How to Grow Ghost Peppers in a Garden Bed
After you grow ghost peppers from seed indoors, it’s time to move the pepper seedlings to their outdoor location. To do this, the garden bed needs preparation, and the young plants require hardening off.
Once the outdoor temperature is above 70°F and the fear of frost is gone, harden off your pepper plants by moving them outdoors each day for a couple of hours.
Pick a sunny location where the plants receive bright, direct sunlight, and prepare the garden bed for planting. Dig a hole in the dirt that is slightly larger than the plant base, remove the pepper plant from the container, and set it into the hole.
Push the soil around the plant’s roots and pack it down lightly. Space your plants about 20 inches apart, and water and feed them with a balanced fertilizer right after planting.
Can You Grow Peppers in Containers?
Growing ghost peppers in a container garden is ideal if you have limited outdoor space. You can also grow them inside like growing jalapenos indoors with enough light. However, it’s vital to ensure that your patio or porch receives the right amount of sunshine for the plants to thrive.
Before planting your seedlings outdoors, acclimate them to the environment by taking them outside each day for a couple of hours, about a week before transplanting.
Fill a large pot or container with a well-drained potting mix. Ghost peppers grow best if you space them 18 to 24 inches apart, so use separate containers for each plant or space them in a raised bed.
Dig a hole in the middle of the container that is a little larger than the seedling pot, and set the plant’s roots into the dirt. Fill in the soil around the plant’s base and pack it down lightly. Water and feed the seedlings and place them in the sunniest part of your patio or porch.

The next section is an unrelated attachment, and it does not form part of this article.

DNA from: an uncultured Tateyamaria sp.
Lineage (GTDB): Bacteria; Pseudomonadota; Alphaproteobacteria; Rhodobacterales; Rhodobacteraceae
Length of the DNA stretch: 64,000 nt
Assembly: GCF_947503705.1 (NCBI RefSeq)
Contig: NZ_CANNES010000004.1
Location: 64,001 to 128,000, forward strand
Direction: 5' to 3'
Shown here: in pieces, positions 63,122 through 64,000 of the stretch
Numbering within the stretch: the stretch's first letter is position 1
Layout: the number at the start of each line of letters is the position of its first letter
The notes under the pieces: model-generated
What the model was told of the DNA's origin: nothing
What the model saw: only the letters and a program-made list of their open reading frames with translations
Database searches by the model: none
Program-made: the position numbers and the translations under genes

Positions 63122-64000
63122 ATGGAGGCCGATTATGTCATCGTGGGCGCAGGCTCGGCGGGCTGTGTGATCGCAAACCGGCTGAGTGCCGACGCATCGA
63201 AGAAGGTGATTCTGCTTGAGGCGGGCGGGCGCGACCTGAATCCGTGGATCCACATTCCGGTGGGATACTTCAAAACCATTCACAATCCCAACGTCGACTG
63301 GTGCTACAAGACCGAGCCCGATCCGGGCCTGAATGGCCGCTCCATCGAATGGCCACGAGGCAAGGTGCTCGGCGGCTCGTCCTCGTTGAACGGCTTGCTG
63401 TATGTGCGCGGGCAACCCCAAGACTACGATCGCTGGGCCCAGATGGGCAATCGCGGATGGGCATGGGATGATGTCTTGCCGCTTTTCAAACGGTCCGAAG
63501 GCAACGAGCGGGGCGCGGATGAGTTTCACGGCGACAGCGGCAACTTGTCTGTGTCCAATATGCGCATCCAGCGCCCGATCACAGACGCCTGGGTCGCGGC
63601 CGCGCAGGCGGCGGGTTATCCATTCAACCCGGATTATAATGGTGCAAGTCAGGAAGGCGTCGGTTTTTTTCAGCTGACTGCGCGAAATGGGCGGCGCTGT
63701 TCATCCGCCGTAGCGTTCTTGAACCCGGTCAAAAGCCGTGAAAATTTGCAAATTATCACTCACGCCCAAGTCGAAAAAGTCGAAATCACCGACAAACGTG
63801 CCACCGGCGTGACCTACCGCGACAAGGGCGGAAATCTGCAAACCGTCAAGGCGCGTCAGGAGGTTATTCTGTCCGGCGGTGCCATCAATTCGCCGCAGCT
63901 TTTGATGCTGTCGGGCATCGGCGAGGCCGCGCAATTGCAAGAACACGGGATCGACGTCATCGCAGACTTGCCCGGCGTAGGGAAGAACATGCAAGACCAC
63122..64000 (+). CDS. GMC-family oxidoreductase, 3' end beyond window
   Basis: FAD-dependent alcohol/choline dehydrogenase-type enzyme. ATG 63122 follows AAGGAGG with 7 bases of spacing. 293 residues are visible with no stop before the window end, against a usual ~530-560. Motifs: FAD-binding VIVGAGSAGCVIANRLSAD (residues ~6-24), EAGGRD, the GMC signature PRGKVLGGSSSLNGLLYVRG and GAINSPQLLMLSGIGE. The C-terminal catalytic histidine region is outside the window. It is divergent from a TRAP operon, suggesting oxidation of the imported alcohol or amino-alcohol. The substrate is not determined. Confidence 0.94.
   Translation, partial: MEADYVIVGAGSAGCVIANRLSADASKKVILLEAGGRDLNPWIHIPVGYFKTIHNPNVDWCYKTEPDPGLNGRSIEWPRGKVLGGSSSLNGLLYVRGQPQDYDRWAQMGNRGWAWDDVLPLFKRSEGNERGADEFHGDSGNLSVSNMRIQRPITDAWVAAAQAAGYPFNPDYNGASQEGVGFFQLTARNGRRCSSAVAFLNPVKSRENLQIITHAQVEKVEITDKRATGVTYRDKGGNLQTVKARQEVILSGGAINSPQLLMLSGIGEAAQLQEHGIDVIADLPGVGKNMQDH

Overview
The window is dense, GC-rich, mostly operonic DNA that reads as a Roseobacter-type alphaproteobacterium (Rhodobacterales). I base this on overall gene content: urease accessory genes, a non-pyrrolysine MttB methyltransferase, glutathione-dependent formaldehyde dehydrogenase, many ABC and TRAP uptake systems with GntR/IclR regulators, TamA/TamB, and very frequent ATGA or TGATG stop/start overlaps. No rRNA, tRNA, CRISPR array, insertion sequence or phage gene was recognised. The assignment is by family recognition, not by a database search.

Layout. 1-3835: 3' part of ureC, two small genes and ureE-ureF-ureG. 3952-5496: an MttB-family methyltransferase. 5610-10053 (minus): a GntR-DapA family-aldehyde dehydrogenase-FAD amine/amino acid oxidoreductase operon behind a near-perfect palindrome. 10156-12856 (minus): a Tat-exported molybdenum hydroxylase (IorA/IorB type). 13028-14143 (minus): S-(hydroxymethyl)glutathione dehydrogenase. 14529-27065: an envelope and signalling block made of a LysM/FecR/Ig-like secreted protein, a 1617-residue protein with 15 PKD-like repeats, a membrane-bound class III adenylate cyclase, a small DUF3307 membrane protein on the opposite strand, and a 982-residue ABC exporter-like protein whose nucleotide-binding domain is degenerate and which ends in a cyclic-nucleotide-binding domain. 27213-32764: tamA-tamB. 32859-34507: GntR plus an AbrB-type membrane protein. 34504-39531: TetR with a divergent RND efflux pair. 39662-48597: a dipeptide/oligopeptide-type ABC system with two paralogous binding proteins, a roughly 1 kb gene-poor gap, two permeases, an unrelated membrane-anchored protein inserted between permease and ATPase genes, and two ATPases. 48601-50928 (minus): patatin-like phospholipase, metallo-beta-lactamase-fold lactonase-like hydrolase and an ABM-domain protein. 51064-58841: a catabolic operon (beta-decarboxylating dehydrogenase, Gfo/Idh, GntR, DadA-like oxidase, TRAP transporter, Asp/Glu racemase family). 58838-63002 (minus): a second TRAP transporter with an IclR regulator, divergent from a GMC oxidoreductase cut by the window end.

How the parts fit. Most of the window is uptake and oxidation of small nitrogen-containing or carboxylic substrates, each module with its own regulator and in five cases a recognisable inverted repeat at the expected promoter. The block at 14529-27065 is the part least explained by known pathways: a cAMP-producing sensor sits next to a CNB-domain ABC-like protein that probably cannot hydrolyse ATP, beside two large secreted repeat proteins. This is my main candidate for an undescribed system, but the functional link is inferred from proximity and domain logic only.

Caring for Your Ghost Pepper Plants
Now that you know how to grow tabasco peppers or ghost peppers indoors from seed and plant them in the garden or container, it’s time to give them the perfect amount of sunlight, water, and food during their growth, so they reward you with the spiciest fruits.
The best way to see if your plants require watering is to test the soil and give them a good drink when the top two inches are dry. Keep in mind that container plants demand more watering than those in a garden bed.
Feed your pepper plants right after planting them and twice more through the season. Use a fertilizer high in potassium and avoid high nitrogen fertilizer when fertilizing your plants since this causes them to produce little to no fruits.
Test the soil pH of your dirt to ensure it is fertile with a pH of 6.0 to 6.8. Remove damaged leaves and stems as soon as you notice them and mulch around the plant’s base with straw or grass clippings to stop weeds from growing and retain soil moisture.
Managing Common Ghost Pepper Diseases
There are some issues to be aware of while ghost pepper growing, and these include bacterial and fungal diseases. Here are some common disorders and how to prevent them from destroying your plants.
If you notice lesions on your plants’ leaves, this is most likely bacterial leaf spot. The spots begin on the lower leaves and progress to the fruits, causing spotting and cracks.
To prevent the problem, rotate your crops each year and use a soaker hose to water them to prevent the soil from splattering on the foliage. Powdery mildew is evident when you see a white powder on the underside of leaves and yellow blotches on the tops.